Each offseason a number of the multi-year contracts signed by free agents the previous offseason are terminated. These contracts may be terminated for a variety of reasons: disappointing performance, injury, team salary cap situation, etc. These factors are, for the most part, unpredictable. However, we can use Expected Contract Value to identify contracts that are more susceptible to early termination due to their structure and other characteristics. If a number of free agent signings disappoint to equal degrees during the 2016 season, their respective contract structures may determine which players are released in 2017 and which players are begrudgingly retained.
Expected Contract Value 1.1 is the version of ECV applied at the time of signing. ECV 1.1 considers the age of the player, the number of seasons remaining on the contract, and the salary cap savings relative to the average annual value of the contract. We would expect teams to release older players with fewer remaining contract seasons and greater cap savings relative to deal value more often than younger players with more remaining contract seasons and less cap savings relative to deal value.
Last year we identified 25 players signed during 2015 free agency with a greater than 1 in 5 probability of being released after just one season. The Expected Contract Value model has evolved since then, so the results would not be quite the same if calculated today, but 11 of those players were in fact released this offseason (a pay cut is also treated as a release). The players mentioned were as follows (in order of most likely to be released to least likely): Darnell Dockett, Vince Wilfork, Trent Cole, Tramon Williams, Andre Johnson, Owen Daniels, Antrel Rolle, Jordan Cameron, Doug Free, Cary Williams, Justin Forsett, Jabaal Sheard, Kendall Langford, Curtis Lofton, Brian Orakpo, Frank Gore, Brandon Browner, Nate Allen, James Carpenter, Marcus Gilchrist, Rahim Moore, King Dunlap, Shane Vereen, Bruce Carter, and David Harris. Several more of those players would seem to still be in jeopardy of being released at some point between now and the first week of the regular season.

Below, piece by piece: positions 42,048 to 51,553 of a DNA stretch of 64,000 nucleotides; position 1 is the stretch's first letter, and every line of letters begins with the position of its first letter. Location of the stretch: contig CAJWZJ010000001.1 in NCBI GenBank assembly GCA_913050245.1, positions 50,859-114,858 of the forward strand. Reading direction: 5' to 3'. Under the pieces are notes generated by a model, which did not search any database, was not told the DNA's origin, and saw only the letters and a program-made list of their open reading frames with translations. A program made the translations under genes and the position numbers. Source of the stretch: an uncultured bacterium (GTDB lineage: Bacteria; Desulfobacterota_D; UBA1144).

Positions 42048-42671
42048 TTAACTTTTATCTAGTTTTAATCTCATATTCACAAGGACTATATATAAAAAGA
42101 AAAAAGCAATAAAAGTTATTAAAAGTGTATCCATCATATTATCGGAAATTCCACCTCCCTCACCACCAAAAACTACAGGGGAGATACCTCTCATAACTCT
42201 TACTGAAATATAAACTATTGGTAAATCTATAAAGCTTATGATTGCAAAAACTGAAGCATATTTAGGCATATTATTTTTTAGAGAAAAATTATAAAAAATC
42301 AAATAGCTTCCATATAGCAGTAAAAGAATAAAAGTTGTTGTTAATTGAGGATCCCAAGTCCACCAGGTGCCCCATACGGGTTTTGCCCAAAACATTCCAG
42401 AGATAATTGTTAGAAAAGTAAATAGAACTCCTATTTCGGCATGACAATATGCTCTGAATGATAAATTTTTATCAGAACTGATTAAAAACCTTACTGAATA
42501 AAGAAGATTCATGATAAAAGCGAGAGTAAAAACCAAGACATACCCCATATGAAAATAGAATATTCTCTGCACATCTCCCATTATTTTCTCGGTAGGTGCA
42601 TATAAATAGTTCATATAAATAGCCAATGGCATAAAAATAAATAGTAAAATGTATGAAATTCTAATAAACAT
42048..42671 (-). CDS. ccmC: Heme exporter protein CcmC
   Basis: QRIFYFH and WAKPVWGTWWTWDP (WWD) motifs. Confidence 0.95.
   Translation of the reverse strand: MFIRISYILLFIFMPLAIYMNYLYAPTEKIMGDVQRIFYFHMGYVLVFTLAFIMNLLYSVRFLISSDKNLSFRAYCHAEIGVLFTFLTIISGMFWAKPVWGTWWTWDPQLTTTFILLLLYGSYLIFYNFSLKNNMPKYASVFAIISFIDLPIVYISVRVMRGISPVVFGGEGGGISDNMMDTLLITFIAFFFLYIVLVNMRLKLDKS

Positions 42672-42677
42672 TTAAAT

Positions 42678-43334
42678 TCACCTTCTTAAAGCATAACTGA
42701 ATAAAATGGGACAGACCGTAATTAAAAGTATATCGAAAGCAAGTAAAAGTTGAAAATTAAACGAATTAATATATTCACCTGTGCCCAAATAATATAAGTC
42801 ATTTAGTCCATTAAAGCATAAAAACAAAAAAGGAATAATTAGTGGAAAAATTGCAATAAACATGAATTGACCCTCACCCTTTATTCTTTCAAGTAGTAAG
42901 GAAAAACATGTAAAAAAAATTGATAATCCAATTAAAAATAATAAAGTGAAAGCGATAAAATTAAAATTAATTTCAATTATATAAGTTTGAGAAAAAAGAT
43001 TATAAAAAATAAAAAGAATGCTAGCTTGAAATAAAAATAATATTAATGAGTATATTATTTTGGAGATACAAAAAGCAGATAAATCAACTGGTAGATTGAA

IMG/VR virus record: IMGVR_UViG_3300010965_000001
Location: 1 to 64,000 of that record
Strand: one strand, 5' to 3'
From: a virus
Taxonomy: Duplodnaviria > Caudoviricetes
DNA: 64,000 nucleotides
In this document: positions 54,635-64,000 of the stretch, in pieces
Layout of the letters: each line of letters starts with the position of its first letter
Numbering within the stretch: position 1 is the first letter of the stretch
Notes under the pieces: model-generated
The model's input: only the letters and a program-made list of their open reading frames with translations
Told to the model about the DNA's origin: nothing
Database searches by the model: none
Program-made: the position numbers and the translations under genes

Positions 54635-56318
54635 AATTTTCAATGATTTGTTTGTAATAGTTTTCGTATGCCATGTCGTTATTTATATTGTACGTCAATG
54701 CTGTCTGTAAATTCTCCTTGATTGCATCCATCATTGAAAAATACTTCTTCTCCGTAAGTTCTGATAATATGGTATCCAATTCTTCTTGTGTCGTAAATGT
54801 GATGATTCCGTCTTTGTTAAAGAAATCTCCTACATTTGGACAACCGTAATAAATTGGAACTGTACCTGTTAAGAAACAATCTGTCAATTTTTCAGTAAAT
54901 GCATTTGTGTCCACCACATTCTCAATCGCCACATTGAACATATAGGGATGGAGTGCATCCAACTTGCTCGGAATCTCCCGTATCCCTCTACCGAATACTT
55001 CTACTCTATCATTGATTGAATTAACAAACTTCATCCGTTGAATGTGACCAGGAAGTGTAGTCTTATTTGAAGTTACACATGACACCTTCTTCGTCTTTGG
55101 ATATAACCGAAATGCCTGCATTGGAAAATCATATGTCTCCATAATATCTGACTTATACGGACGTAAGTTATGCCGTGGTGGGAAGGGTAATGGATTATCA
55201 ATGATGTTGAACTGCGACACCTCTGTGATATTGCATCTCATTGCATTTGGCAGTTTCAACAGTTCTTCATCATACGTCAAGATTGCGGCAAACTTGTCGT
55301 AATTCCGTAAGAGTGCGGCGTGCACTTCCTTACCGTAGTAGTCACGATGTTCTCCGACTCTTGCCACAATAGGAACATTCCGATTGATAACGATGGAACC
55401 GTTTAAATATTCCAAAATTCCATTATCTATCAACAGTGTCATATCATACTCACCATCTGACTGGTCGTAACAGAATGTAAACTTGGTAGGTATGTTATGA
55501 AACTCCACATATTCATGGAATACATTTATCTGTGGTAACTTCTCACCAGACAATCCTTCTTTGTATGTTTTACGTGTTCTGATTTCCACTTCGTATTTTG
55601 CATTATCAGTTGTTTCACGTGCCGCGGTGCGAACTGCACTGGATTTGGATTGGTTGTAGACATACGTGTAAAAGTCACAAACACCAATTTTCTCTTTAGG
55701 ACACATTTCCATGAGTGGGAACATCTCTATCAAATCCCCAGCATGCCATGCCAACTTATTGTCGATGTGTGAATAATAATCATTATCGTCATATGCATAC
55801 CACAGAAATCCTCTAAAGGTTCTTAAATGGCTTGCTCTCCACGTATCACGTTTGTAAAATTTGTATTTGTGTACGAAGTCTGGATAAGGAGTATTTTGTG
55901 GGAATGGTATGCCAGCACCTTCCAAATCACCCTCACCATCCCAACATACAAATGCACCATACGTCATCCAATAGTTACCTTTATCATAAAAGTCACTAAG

Expected Contract Value 2.0 is the version of ECV applied each offseason to reevaluate the probability that the player will be released or forced to take a pay cut. ECV 2.0 incorporates a one-year look back of performance, so when ECV 2.0 is applied in February 2017 we will have better probabilities based on how the players mentioned below actually play during the 2016 season. But in order to avoid trying to project performance, the tables below show the lowest expected outcomes for 2017 using the performance-neutral ECV 1.1 of multiyear contracts signed during the 2016 offseason. We would expect about 20% of players with expected outcomes of 20% to actually remain under contract, about 50% of players with expected outcomes of 50% to actually remain under contract, etc.
|Player||Probability of Team Retaining Player in 2017|